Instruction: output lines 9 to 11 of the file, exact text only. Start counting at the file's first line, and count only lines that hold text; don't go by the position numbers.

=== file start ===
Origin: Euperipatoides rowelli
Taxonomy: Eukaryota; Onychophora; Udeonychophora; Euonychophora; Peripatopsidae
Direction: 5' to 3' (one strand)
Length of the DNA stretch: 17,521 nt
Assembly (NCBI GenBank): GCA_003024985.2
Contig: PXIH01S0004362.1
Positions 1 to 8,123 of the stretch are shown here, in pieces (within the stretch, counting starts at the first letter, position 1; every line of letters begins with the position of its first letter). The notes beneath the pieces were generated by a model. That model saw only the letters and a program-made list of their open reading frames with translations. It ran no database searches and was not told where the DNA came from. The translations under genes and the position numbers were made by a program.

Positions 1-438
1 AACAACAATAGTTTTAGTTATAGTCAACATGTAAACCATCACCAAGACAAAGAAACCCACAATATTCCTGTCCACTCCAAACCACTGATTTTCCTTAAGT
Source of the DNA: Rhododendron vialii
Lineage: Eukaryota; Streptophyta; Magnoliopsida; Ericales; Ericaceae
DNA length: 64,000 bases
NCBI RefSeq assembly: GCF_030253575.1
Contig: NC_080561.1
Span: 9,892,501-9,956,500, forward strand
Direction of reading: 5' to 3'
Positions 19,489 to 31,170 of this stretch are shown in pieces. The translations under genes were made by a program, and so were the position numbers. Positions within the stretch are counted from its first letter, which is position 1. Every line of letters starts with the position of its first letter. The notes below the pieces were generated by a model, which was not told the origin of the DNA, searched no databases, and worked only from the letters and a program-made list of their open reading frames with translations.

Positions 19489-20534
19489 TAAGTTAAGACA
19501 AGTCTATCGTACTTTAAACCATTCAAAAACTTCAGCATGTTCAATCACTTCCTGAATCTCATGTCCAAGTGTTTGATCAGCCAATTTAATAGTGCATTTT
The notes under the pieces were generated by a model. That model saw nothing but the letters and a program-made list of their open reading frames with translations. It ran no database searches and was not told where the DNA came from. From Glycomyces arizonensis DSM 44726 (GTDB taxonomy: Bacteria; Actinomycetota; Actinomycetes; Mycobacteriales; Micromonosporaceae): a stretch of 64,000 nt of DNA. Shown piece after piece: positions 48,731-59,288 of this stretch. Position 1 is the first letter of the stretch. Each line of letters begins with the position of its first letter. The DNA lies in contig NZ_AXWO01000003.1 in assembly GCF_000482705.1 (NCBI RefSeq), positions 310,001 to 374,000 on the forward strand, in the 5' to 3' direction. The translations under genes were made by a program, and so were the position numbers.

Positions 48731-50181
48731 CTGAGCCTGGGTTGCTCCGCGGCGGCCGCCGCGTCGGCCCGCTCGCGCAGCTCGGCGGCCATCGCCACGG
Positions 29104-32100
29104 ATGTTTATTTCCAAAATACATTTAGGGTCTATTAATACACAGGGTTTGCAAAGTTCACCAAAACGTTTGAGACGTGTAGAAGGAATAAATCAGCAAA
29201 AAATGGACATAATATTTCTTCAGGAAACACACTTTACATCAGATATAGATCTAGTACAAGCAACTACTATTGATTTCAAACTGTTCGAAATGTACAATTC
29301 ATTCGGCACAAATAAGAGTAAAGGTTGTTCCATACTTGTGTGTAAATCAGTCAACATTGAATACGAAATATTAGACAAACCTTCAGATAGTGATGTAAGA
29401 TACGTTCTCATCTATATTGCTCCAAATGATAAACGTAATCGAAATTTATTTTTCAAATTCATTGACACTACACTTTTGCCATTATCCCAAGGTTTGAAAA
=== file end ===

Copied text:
1 AACAACAATAGTTTTAGTTATAGTCAACATGTAAACCATCACCAAGACAAAGAAACCCACAATATTCCTGTCCACTCCAAACCACTGATTTTCCTTAAGT
Source of the DNA: Rhododendron vialii
Lineage: Eukaryota; Streptophyta; Magnoliopsida; Ericales; Ericaceae